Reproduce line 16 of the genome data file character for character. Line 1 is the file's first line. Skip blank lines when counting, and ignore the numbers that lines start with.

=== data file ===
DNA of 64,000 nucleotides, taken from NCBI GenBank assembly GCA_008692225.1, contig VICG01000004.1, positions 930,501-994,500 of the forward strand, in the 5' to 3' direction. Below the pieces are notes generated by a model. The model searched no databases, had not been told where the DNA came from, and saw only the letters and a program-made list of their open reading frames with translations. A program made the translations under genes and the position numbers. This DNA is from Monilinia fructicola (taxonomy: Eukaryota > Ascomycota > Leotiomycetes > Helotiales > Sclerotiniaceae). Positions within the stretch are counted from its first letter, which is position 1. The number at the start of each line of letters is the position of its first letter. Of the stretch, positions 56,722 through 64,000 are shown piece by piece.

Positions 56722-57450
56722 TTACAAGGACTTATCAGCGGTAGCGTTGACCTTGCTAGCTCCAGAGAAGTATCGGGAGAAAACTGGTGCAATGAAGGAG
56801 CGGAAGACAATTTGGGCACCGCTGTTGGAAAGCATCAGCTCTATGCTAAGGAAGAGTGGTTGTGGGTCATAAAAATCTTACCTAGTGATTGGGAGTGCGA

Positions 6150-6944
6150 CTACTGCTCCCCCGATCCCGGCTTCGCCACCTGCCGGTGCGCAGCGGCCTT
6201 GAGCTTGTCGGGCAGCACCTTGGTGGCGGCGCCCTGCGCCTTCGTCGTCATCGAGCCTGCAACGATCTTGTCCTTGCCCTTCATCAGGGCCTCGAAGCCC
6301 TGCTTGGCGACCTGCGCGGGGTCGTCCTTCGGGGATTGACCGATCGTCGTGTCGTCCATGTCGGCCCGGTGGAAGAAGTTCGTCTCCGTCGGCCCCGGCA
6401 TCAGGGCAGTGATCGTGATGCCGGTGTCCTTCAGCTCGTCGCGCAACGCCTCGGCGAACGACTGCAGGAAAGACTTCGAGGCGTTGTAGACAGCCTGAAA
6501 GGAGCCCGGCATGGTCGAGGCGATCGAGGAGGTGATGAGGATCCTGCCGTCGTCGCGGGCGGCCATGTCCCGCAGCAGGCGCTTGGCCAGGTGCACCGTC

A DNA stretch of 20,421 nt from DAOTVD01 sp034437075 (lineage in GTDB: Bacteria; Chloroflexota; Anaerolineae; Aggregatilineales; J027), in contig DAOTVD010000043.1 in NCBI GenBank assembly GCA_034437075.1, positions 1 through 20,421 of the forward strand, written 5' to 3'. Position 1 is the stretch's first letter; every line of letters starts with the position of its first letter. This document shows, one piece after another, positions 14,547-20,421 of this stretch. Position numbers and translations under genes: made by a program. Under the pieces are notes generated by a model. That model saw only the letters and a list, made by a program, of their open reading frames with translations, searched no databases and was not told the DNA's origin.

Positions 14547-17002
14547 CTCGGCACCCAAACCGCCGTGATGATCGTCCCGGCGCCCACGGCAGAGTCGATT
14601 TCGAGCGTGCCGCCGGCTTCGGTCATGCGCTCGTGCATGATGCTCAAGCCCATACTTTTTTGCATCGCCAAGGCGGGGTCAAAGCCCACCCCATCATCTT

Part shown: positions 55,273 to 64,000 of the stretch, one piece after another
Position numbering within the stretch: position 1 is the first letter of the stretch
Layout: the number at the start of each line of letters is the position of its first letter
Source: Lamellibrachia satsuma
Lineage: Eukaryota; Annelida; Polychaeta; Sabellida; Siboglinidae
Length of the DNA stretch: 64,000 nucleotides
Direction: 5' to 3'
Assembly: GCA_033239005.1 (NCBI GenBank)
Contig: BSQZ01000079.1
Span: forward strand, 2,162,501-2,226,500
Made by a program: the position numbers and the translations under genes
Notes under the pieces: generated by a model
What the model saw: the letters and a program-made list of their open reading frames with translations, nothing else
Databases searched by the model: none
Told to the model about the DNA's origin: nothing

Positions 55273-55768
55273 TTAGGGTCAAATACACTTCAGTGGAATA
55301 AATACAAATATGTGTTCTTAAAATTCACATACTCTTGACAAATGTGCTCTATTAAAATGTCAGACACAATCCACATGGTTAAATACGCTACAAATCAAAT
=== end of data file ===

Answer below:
Position numbering within the stretch: position 1 is the first letter of the stretch